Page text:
Portable lighting devices -- flashlights, like these from Streamlight -- are very handy when you need to see in the dark. Don't forget stationary lighting, like a porch light, can also come in handy when you're trying to avoid a tragic mistake.
You want tactics? Here's a good one: avoid a tragic mistake, specifically a mistaken-identity shooting. Seems like so many people are worried about speed to the first hit out of the holster, split times and the like, they don't consider threat identification.
That's not the half of it. How many people routinely carry a gun while at home? For those who don't, how many actually practice a plan of (1) getting the gun, (2) putting it in a ready condition if stored empty or half-loaded, and (3) moving with the now-prepared firearm in a way that doesn't endanger non-combatants or unknown contacts? What do you do with the gun if you have to go hands-on or have to render medical aid?
The most recent tragic case is one cited by contributor Claude Werner, the Tactical Professor
. A child roused her sleeping father, told him she believed someone was breaking in. He responded, gun in hand, opened
the front door and shot at a figure outside.
The unknown contact was his wife, a night worker who'd come home early. She died from the gunshot injury.
The most obvious response is "why no flashlight?" A good question, but my first question is "can't you speak?"
Most people don't get to train in shooting exercises conducted in adverse lighting conditions -- but that doesn't mean you can't dry practice use of a flashlight. Doing shooting practice while holding the light in its using position even in broad daylight can help you manipulate a light without firing a shot.
It's a case of having no plan to deal with contingencies: purchase of a tool and using it as a talisman. No one's perfect and I feel badly about the gun owner – more so about his children – but this was preventable. And it's repeated in some manner, fashion, form all too often.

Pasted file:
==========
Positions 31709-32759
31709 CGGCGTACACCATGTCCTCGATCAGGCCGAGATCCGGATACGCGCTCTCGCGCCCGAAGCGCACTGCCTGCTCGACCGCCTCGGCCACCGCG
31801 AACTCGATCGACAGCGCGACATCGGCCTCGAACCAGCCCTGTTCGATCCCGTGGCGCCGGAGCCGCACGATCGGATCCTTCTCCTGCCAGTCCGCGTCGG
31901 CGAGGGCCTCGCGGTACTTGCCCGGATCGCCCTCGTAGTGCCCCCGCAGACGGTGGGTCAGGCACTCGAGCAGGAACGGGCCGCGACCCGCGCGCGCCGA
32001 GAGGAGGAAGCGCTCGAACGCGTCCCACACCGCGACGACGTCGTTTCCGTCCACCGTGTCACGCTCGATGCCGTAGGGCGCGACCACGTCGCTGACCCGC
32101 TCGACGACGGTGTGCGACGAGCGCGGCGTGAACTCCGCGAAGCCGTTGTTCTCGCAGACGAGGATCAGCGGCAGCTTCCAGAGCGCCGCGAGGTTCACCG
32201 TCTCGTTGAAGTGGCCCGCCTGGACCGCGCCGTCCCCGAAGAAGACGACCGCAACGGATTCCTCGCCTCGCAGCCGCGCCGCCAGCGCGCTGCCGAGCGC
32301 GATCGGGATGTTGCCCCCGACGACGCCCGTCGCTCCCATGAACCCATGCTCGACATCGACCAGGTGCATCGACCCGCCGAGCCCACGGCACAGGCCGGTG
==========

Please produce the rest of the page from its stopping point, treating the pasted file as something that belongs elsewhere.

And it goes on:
Keeping firearms secure – there was at least one child in the home – is a good idea. Arming oneself in an unknown trouble situation isn't unwise. Doing so in conditions of adverse light absent using light – portable or fixed – isn't a good idea.
One form of the story said that the deceased was still out on the porch. Was the lightbulb burned out? Did he just not turn the light on?
If the light wasn't functional, didn't he have a light on the gun or in his hand? It seems you have to see
before you can morally, ethically, legally shoot a gun.
Let's say that artificial light was banned in his locality, maybe some silly ordinance that prohibited violating hours of natural darkness by using any kind of manmade lighting – couldn't he speak?
A caveat about gun-mounted lights: When mounted to a firearm, a flashlight like this Crimson Trace Railmaster Pro, becomes a "gun." Use bounce lighting to identify that unknown contact. Do not muzzle anyone you haven't identified as a deadly threat.
"Who's there?" is a valid question. In the event there's a closed door, you can modulate your voice, increasing volume by shouting from the diaphragm – "WHO'S THERE?"
With no training at all, no practice, no preparation, you can use the power of your voice. This comes to mind because a close relative, someone quite dear to me, has recently decided to have a firearm ready for defense in the home. My recommendations didn't mention what kind of gun, what caliber, what cartridge to use – I did provide a rapid access safe to handle the Rule 5 issue.
My recommendations were centered around Rule 4 – Know your target. Know what's in front of it, behind it, on either side of it.
Identify the contact visually
. Use a light – in fact, this is a person who's been the recipient of some of my portable lighting devices and who has provided them to offspring. I also recommended the power of the voice: there's always going to be the time that someone arrives on the property when it's unexpected.
In fact, that happened quite recently in that family, but it was a law enforcement response, not a loved one unexpectedly coming home.
Look. See. Identify. Verbalize.
These are things you can think through, rehearse, and practice. If the light you use is attached to the gun – then it's not a light. It's a gun. Don't muzzle someone you can't visually identify (Rule 2). Use bounce lighting from the gun-mounted light to see who it is.
If the light's not connected to the gun, learn to handle the light without
firing the gun – and don't muzzle noncombatants.
-- Rich Grassi